A Failing Memory

I was on a panel the other day answering “faith related” questions. A couple of days later one of those present emailed me saying she was impressed with what I said about the bible not being taken literally and asked me if I could provide her “with the exact words I had said as they resonated so strongly for me.”

             I wasn’t able to accede to her request. I have no idea what I said, and even if I did my “age related” memory probably wouldn’t permit its recall. The best I can do is to guess at what I said. I think it was probably with respect to an insight of Marcus Borg which expressed clearly what I have been on about for some time – that the context of the expression of the Christian faith is crucially important to its understanding. As Borg puts it  “Not only do the New Testament texts come alive in their ancient settings, but we are saved from the fanciful misunderstandings that result from non-historical  interpretations”.

            He goes on to speak of three contexts in the form of concentric circles. The first is the context of Jesus and his disciples, peasants and poor. The second is the context of Judaism, the context of hope and how God’s promises to Abraham might be fulfilled. The third context was that of the Roman Empire  which was politically oppressive, economically exploitive, chronically violent and legitimated by religious claims.  The Emperor at that times was one born as Octavian but after he defeated  Antony in 31BC he became known as Caesar Augustus – ‘augustus’ meaning “one who is to be worshipped and revered”.  He was heralded as “Son of God” and said to be divinely conceived by the God Apollo. He was referred to as “Lord”, and called “Saviour of the World” because he had brought “peace on earth” by defeating Antony. He was succeeded by Tiberius Caesar Augustus who carried on the tradition and had his image and title inscribed on the coinage. He was the Emperor when Jesus was killed.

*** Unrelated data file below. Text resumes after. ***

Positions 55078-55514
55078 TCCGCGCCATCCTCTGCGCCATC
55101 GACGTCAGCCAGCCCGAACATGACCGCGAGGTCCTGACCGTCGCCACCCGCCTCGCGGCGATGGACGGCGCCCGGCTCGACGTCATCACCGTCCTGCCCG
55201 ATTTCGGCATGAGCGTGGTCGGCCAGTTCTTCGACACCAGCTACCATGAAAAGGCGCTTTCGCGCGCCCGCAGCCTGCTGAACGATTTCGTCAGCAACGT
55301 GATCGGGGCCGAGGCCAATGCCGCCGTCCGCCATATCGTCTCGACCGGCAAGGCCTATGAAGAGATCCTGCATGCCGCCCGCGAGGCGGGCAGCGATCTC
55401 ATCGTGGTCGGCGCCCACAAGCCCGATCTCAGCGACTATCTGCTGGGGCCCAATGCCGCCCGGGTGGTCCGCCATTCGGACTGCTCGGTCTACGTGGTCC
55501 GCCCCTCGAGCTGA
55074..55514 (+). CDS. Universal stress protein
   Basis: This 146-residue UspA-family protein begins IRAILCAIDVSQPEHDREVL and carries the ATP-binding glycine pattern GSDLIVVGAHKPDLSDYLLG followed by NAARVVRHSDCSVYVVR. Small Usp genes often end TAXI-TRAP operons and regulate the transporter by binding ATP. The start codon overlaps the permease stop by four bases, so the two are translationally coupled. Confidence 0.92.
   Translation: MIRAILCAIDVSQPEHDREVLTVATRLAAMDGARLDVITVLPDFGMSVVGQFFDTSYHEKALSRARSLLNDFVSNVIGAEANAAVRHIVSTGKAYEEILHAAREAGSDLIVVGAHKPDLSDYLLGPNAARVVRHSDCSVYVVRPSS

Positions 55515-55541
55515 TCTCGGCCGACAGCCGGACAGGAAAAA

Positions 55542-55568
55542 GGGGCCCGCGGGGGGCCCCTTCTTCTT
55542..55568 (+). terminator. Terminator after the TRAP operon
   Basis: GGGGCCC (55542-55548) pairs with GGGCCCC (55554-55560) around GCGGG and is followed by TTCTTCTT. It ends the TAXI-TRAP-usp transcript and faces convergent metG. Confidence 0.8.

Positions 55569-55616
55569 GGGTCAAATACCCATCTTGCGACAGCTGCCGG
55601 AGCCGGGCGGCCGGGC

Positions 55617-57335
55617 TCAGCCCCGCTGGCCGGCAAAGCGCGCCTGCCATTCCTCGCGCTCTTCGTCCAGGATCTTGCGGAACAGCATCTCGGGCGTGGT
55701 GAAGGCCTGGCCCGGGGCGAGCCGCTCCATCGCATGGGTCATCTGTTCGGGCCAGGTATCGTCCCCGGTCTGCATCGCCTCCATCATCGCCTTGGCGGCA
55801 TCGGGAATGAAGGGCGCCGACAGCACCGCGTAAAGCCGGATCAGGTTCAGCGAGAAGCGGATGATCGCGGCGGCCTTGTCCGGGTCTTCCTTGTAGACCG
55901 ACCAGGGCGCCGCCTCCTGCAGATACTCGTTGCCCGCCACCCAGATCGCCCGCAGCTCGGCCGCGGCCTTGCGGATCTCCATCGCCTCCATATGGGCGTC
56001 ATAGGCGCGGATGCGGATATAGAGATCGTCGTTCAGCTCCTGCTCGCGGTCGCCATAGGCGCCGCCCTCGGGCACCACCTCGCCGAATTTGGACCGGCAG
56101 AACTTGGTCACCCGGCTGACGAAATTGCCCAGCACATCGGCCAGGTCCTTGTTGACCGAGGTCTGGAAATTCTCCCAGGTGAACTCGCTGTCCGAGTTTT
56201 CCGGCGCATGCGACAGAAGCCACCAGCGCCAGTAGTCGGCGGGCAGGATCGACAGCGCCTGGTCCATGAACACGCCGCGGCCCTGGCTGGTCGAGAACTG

The point that Borg is making is that the New Testament writers use the terminology of imperial theology but apply it to Jesus “Jesus is the ‘Son of God’  – the Emperor is not. Jesus is ‘Lord’ – the Emperor is not. Jesus is the ‘Saviour” who brings “peace on earth – the Emperor is not.”

            The point that is being made by Borg, and many of us, is that context must be taken seriously. Context matters

            The context which we live in today is very different to that in which Jesus lived. It could be referred to as the “context of evolution” – and that is why in a few weeks time I will be trying to convince a group of people that “God is the evolutionary energy inviting and encouraging us to fullness of life, and Jesus of Nazareth is the light that reveals the way” – just as he did two thousand years ago. I may even point out that our society too is politically oppressive, economically exploitative, chronically violent and legitimated by spurious religion. I will try and point out that the best description for Jesus and his followers today may well be “agents of change”.

            Chances are, of course, that when people ask me what I said, I will be unable to remember.

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